Anything that kills the algae but does not immediately remove it from the system results in its nutrients being released back into the water, fueling new algae growth. So chemicals, including peroxide, are not a panacea, or even a solution in and of themselves. Peroxide will also kill the beneficial bacteria that we want for natural filtration and nutrient uptake.

Physically removing the algae removes the pest along with its bound nutrients, and although this does not immediately result in an algae-free display, with stable parameters and good husbandry, eventually the algae that remains will burn itself out. Yes, it takes time for this to happen. But if you want instant gratification, this is not a good hobby anyway.

A healthy reef includes algae. It is normal and necessary to the health of the ecosystem. I agree that overgrowth is a problem for us, but the goal of having a completely algae-free system is neither realistic nor desirable.
 
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ceruleanspiral

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I had gha for months did weekly toothbrush sessions 2/3 hours etc
Then 1 week it all went away
Must have been new tank uglies ?
Ugh, I can only hope. I've had the tank running since January and feels like I've had this algae forever.
 

ruskimax

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Fluconazole, Fluconazole, Fluconazole. Only one shot mystery chemical solution I use and have had success and ZERO issues with. You’ll get over this algal phase soon enough, but when my livestock was being overrun and suffocated I turned to Reef Flux.
 

Wolfman238

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I would stick with the vibrant it worked for me takes time been running it for about a month and a half and GHA is just disappearing just have one small patch left and it is getting smaller.
 

brandon429

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See links below. No filter bac harm by peroxide, I’ll let you search and find instances bac were harmed in comparison

The exhaustive testing we’ve done on filtration bac is logged for ten years now...

We have some very specific nitrifer testing in our pest algae challenge thread here (linked in it is 200 pages of algae work) plus, for anyone being prudent Lee’s peroxide thread stickied up top in the gen forum for ten years shows how many filter bac problems occur with peroxide, and those are all tank dosing to the water vs outside work.


From your post I can’t discern listed steps that end with a saved tank, or links to one.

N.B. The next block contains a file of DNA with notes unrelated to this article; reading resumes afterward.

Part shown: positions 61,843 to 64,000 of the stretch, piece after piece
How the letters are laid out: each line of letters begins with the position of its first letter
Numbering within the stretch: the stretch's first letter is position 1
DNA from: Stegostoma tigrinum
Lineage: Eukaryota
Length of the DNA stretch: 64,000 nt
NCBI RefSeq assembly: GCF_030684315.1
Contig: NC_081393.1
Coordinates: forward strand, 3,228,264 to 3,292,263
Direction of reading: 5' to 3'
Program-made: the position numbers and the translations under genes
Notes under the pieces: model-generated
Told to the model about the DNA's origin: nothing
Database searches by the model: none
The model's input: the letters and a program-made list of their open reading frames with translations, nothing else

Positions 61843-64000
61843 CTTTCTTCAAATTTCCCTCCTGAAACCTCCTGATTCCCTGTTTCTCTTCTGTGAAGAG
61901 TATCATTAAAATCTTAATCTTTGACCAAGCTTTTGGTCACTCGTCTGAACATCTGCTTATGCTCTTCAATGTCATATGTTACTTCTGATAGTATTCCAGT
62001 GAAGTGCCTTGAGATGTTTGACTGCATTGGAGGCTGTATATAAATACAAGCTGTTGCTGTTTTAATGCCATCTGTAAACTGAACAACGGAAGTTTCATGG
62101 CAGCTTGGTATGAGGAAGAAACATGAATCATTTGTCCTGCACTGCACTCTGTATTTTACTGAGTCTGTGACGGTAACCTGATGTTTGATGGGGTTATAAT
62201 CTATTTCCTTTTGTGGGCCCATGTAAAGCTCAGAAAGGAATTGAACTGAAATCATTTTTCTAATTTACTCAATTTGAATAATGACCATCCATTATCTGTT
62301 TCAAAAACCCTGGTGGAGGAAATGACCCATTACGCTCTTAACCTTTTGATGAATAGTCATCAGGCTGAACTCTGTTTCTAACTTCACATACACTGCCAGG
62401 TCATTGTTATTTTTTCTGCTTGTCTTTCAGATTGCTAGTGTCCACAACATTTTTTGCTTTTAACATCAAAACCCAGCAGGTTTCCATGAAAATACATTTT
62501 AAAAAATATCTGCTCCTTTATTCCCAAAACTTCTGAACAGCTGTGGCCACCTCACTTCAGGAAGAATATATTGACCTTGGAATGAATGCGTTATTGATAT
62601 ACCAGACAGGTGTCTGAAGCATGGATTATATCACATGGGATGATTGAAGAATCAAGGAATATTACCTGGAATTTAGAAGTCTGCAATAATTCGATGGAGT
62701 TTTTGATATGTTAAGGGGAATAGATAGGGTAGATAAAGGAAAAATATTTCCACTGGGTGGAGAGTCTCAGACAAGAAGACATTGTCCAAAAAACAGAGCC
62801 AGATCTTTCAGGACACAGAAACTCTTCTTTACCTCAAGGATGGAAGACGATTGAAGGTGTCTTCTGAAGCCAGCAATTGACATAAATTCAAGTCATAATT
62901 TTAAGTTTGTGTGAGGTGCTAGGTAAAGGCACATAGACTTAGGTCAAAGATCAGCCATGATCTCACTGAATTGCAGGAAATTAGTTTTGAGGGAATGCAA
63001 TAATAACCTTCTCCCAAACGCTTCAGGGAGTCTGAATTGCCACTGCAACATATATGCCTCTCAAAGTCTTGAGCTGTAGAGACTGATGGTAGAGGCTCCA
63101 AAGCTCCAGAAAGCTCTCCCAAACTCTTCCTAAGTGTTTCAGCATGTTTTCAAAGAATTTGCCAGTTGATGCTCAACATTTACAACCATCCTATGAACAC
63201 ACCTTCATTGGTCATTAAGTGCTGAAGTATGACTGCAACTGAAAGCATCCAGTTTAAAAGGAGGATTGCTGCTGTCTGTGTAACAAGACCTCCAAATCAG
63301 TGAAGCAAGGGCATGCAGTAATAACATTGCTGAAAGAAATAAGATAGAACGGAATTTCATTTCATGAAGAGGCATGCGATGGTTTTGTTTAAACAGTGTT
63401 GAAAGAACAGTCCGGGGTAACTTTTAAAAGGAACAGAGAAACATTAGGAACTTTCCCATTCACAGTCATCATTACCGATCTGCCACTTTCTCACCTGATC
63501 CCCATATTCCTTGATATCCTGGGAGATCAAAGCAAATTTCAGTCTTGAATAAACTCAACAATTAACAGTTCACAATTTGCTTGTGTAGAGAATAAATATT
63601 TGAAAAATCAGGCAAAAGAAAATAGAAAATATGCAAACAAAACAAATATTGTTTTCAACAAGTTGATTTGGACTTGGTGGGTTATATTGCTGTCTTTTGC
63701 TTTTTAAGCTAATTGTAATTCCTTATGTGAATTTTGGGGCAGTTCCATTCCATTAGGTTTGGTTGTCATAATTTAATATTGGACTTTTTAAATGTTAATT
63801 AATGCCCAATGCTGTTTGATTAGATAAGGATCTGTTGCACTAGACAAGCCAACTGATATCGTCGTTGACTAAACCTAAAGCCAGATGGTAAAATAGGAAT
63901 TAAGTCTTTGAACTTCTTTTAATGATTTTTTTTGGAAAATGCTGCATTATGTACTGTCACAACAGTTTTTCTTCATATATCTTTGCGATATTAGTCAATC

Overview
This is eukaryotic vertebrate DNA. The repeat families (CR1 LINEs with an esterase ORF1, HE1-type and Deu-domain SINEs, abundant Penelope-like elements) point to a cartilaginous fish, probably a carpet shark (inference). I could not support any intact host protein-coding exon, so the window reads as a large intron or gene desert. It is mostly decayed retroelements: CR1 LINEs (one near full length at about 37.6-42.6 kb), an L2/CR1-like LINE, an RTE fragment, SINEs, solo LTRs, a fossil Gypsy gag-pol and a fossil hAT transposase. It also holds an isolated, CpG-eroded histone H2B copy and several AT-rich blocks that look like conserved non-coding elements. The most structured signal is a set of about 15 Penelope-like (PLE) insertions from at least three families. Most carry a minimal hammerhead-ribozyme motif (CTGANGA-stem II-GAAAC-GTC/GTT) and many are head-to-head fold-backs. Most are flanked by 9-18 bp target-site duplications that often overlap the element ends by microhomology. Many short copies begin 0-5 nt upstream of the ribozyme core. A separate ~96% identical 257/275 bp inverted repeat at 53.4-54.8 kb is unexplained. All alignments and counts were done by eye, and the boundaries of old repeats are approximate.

attempt just one work example...they’re so humbling~
 
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pasquale petrovia

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My 225 looks worse then yours. I took 80% of the rock outside and power washed it and 3 weeks later it is worse than it was. always RODI all water. Changed 150 gallons, used phosphate remover, chemi clean did stop cyano, peroxide, lowered photoperiod and still cant stop it. I have emeralds, snails, 6 tangs, urchin and tried sea hare.Tank was perfect for a year until power outage siphoned 150 gallons on floor. I cant get it back. Keep working on it though. If it was easy everyone would have one. Good luck my friend
 

brandon429

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In my opinion that is the #1 reason to use test rocks before upscaling to the whole tank. Only after a couple test rocks are made to comply/ no growback would the whole tank be worked

We can use 5 gal buckets and test rocks to measure water doser options, and we can test manual controls outside the tank using sample rocks....this saves the tank from being one giant experiment.

Rasping with a metal tool hasn’t been modeled, consider it in future options for the test rocks it’s really powerful as an anchor dislodge

Using knife tip removes and unanchors the algae off the rocks, without chems. The direct peroxide on the cleaned spot is for cellular cleanup then rinse off and put back totally algae free.

The aquarist can then start fresh no algae, and arrange the tank to prevent growback much better. If not, repeat.

C
If that palythoa rock is considered so dangerous it can't be rasped, why own it

It's forcing you to keep fragmenting algae for the rest of the tank